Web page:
Traffic was detoured off Highway 17 in Central Saanich on Friday morning for a demonstration in support of Mi’kmaq fishing rights.
Despite the rain, a large crowd gathered on the Pat Bay Highway at Mount Newton Cross Road just before noon on Oct. 23.
Kwick’kanum (Eric Pelkey), a hereditary chief of the Tsawout Nation, spoke about the inherent right of Indigenous people to live, hunt and fish on their land in peace.
A dispute over Mi’kmaq fishing rights in Nova Scotia has been ongoing for several weeks and recently escalated to violence and destruction.
“A treaty is a nation to nation agreement,” he said, referencing the treaty between the Mi’kmaq and Canada that indicates their right to fish lobster. “The rightful owners of the land are the ones you have the treaty with.”
Despite the rain, a large crowd has gathered on the highway at Mount Newton Cross Road. pic.twitter.com/sbEJFcCDSS— Devon Bidal (@devonscarlett) October 23, 2020
Steven Lawton, a member of the Mi’kmaw Nation, told the crowd the dispute in Nova Scotia is not “a lobster issue” but rather a “treaty issue.” He noted that October is Mi’kmaq History Month and each year on Oct. 1, Mi’kmaq Treaty Day, the leaders in eastern Canada “get together and affirm and recognize the treaty rights.”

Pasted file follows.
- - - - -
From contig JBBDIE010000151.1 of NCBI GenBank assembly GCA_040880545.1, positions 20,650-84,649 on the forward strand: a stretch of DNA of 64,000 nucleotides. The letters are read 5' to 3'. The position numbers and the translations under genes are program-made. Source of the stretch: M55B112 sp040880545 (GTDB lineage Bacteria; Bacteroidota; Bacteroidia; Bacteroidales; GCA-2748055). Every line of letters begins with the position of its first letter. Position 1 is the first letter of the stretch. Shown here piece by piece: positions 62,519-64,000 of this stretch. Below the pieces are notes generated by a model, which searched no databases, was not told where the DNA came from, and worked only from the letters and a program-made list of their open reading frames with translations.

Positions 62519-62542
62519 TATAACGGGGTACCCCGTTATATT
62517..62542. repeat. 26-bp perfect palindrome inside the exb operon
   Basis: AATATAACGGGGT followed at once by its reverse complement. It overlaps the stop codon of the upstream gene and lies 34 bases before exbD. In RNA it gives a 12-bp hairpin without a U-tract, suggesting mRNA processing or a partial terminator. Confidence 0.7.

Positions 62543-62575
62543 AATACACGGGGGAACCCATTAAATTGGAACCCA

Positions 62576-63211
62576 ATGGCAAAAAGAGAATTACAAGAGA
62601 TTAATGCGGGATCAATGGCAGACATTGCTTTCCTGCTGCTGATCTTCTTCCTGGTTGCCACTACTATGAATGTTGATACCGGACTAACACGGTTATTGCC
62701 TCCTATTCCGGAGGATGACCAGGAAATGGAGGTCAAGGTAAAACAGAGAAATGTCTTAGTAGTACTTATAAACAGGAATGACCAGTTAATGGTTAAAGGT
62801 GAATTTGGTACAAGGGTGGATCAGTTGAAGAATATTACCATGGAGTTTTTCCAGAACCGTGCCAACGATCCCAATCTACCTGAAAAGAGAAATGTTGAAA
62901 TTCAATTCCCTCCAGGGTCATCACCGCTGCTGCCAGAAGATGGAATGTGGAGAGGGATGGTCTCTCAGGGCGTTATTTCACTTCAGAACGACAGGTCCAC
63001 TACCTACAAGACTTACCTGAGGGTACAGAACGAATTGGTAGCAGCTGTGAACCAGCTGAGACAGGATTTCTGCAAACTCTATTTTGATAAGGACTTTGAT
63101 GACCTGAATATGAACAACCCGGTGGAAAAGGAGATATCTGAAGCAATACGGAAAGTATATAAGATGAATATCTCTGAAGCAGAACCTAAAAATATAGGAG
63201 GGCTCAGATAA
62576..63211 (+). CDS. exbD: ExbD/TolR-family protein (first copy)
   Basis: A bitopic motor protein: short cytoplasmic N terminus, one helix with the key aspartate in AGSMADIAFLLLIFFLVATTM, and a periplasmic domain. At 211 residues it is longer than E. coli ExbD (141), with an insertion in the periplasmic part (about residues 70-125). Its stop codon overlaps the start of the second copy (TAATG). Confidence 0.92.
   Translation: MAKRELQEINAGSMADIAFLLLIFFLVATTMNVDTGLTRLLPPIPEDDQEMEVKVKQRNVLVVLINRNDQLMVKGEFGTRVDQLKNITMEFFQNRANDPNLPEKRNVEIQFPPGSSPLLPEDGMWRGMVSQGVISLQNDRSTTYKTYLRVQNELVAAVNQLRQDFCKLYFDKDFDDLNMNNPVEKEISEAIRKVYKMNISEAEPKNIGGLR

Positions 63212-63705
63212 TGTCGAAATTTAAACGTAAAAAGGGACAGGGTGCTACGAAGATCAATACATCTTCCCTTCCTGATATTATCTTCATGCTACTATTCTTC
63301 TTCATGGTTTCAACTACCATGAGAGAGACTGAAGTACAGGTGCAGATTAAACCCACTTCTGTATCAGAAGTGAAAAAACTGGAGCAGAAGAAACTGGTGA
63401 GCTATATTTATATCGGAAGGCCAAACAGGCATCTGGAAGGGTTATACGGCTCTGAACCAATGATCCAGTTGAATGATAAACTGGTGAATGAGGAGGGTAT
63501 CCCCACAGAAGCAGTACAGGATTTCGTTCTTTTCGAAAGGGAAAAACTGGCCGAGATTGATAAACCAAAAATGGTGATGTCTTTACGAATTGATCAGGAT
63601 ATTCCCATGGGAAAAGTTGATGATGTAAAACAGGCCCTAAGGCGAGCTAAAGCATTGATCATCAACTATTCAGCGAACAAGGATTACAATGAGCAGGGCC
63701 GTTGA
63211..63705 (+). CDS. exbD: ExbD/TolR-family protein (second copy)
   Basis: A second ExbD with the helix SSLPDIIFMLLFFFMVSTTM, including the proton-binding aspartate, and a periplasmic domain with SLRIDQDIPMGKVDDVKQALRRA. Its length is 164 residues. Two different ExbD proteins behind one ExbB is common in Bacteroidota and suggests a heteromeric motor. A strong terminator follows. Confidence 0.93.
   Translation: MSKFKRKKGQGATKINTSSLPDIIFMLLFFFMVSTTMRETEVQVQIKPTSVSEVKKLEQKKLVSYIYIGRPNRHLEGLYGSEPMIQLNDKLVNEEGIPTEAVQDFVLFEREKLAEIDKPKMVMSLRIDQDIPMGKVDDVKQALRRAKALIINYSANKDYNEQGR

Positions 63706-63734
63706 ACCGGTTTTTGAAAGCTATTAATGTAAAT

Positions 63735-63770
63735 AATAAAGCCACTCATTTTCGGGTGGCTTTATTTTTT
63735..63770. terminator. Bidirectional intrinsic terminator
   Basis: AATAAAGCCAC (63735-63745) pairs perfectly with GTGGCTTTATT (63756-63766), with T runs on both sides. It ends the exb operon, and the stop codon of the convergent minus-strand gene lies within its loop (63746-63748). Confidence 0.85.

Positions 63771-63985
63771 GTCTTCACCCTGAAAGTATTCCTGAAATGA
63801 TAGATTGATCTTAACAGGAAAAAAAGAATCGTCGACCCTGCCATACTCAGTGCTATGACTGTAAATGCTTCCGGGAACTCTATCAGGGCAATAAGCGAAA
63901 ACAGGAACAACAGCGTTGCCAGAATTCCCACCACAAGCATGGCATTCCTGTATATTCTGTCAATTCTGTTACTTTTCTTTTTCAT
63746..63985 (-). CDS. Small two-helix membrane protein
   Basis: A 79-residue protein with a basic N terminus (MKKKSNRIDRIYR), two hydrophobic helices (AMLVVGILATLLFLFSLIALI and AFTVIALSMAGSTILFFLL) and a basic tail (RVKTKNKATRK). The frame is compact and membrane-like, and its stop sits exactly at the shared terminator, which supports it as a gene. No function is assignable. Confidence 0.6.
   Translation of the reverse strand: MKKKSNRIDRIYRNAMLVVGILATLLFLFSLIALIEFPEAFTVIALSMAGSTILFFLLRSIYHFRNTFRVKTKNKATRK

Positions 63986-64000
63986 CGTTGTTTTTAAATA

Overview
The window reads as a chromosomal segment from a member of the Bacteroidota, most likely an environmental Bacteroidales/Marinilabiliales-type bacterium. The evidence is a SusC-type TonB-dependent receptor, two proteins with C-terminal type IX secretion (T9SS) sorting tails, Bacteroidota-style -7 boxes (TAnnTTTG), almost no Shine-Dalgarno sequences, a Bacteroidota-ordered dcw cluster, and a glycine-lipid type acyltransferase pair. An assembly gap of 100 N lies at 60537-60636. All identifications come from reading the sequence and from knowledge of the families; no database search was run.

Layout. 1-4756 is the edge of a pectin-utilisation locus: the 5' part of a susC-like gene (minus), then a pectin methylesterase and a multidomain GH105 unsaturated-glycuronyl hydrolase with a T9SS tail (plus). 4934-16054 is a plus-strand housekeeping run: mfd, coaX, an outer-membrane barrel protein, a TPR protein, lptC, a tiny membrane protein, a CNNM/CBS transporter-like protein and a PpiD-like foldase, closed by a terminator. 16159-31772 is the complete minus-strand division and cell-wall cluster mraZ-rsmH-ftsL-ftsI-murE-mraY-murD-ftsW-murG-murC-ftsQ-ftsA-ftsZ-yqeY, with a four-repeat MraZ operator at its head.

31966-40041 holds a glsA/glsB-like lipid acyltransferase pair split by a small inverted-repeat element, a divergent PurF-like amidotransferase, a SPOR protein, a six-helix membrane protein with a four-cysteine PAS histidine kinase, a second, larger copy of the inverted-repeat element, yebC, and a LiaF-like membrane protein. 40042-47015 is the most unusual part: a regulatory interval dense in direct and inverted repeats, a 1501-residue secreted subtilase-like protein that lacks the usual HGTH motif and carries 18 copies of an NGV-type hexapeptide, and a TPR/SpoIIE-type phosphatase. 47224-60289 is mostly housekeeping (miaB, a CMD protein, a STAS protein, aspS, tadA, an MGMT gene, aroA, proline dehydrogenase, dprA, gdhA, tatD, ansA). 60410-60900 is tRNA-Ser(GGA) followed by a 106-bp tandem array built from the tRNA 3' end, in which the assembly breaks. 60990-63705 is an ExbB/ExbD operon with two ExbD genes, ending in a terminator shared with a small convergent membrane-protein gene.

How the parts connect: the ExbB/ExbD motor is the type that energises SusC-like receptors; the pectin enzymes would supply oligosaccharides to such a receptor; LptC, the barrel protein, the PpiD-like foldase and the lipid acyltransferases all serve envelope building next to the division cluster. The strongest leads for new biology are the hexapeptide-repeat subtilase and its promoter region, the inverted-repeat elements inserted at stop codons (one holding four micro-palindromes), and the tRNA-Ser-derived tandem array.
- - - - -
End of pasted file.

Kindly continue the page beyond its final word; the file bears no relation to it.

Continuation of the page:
Lawton said the Canadian government needs to recognize the treaty rights of the Mi’kmaq and all Indigenous people.
Drummers and singers led the crowd in various songs between speakers and the demonstration finished at 1 p.m. Lawton and another member of the Mi’kmaw led the group out of the intersection and east on Mount Newton Cross Road.
Central Saanich Police Department diverted traffic between Island View Road and Amity Drive during the demonstration.